Ukrainian mobile operator Lifecell launched the first solar-powered base station

Mobile operator lifecell is testing the use of solar panels in the southern region for autonomous power supply of base stations.

lifecell has started testing a pilot project to install solar panels to power base stations in areas where access to power grids can be difficult, writes Mediasat.

“The priority of an operator during a war is to ensure the uninterrupted provision of communication services to subscribers, so the use of alternative power sources will help keep the equipment working even if the power grids are damaged,” the publication reports.

The operator’s team installed and connected the equipment at one of the technological sites in the south of Ukraine. And for several weeks, this equipment has been tested.

Thanks to solar panels with a total area of ​​84 sq. m, up to 16 kW of energy is produced to power the base station, making it possible to communicate more than 2,000 people in four settlements of the region. The solar panels generate a 48-volt DC supply to the base station equipment.

The number and power of solar panels are calculated in such a way as to ensure the round-the-clock operation of the equipment, despite the seasonality and the amount of sunlight. Autonomous batteries are also charged from the accumulated solar energy. The battery capacity is enough for 36 hours of battery life. Solar panels can operate at temperatures from -20 to +40°C and do not require special maintenance.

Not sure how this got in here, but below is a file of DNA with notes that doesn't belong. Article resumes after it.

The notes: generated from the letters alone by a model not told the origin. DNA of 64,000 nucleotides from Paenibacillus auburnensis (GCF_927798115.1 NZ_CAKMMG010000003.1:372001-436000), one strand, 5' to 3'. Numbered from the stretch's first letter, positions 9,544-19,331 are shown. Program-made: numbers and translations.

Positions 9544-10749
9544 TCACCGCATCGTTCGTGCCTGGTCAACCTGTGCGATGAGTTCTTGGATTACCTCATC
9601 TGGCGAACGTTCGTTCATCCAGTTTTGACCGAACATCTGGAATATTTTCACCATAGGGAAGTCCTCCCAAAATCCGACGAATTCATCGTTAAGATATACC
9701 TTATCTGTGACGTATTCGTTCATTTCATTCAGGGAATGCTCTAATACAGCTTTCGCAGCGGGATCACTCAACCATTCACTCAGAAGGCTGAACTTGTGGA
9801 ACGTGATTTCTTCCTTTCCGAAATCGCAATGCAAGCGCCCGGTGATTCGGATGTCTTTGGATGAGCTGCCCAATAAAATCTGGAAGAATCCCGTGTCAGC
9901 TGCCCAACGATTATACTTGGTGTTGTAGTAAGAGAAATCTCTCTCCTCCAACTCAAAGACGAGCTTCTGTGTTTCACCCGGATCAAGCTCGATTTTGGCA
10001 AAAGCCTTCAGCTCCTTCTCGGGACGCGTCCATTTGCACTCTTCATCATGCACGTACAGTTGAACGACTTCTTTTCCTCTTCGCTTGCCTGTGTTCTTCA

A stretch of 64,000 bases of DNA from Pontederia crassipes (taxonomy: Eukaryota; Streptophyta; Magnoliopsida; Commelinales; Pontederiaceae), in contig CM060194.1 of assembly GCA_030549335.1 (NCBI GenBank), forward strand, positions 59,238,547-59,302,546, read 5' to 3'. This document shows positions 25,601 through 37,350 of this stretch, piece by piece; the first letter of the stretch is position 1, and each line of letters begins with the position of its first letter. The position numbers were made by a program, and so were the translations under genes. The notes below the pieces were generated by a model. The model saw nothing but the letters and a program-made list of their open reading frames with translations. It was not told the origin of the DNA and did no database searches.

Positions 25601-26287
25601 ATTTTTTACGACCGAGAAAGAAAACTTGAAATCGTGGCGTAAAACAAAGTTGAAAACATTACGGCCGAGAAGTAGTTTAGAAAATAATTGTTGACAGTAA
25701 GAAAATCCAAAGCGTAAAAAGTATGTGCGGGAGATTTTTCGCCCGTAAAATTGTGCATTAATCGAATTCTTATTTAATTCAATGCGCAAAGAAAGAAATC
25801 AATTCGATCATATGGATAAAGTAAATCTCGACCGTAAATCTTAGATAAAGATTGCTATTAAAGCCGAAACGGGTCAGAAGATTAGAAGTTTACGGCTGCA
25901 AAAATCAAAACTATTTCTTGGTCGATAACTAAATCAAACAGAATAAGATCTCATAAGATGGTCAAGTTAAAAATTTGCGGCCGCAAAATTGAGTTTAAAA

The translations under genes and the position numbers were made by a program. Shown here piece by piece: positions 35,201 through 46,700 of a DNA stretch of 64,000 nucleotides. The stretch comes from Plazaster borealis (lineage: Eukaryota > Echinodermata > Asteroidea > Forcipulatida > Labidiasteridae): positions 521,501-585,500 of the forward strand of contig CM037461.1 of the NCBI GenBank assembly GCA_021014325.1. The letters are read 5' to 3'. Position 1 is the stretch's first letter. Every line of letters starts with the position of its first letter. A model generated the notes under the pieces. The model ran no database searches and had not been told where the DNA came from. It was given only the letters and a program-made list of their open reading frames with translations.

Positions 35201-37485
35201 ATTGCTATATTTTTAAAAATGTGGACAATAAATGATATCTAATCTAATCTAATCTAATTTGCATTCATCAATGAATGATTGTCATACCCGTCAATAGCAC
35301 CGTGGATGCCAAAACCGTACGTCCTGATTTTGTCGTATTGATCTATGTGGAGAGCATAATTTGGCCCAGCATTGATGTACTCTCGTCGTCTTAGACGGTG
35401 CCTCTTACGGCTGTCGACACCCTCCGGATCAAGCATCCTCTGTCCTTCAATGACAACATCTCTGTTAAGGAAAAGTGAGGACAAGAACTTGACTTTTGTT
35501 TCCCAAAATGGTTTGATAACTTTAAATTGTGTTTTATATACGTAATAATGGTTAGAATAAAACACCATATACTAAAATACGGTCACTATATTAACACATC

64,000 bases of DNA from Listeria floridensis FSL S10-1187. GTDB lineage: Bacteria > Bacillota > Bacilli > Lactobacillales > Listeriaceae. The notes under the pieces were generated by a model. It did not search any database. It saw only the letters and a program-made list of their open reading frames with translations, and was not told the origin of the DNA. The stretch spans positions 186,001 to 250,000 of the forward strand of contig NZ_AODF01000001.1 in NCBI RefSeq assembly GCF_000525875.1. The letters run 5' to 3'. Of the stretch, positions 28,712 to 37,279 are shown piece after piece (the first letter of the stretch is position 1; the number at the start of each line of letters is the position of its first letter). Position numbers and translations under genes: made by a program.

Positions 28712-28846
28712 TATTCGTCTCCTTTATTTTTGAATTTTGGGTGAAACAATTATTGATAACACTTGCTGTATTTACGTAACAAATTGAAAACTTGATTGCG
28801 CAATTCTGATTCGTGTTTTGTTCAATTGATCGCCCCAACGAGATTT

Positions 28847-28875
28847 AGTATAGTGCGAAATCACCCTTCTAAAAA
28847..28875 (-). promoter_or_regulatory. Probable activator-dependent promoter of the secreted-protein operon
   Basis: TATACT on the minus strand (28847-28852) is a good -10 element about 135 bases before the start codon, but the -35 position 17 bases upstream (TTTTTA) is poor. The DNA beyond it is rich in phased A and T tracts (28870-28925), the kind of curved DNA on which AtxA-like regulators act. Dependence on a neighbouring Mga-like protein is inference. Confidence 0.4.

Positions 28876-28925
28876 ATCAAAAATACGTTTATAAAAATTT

In general, testing will continue throughout the year so that the operator’s specialists can evaluate the effectiveness of solar panels in different seasons and weather.

The idea to use solar energy to power base stations arose in lifecell even before the war, because this type of energy has many advantages – such as renewability and environmental friendliness, high manufacturability of processes with ease of operation, and cost savings in the long term. In particular, the use of alternative energy sources was planned in areas with difficulties in connecting to the power grid.

During the war, self-powered equipment has become very important when the enemy tries to destroy critical infrastructure.

If the pilot project demonstrates successful results, the operator will scale up the use of solar panels for backup power of base stations, which will become an ecological alternative to diesel generators at facilities where there are problems with traditional power supply.

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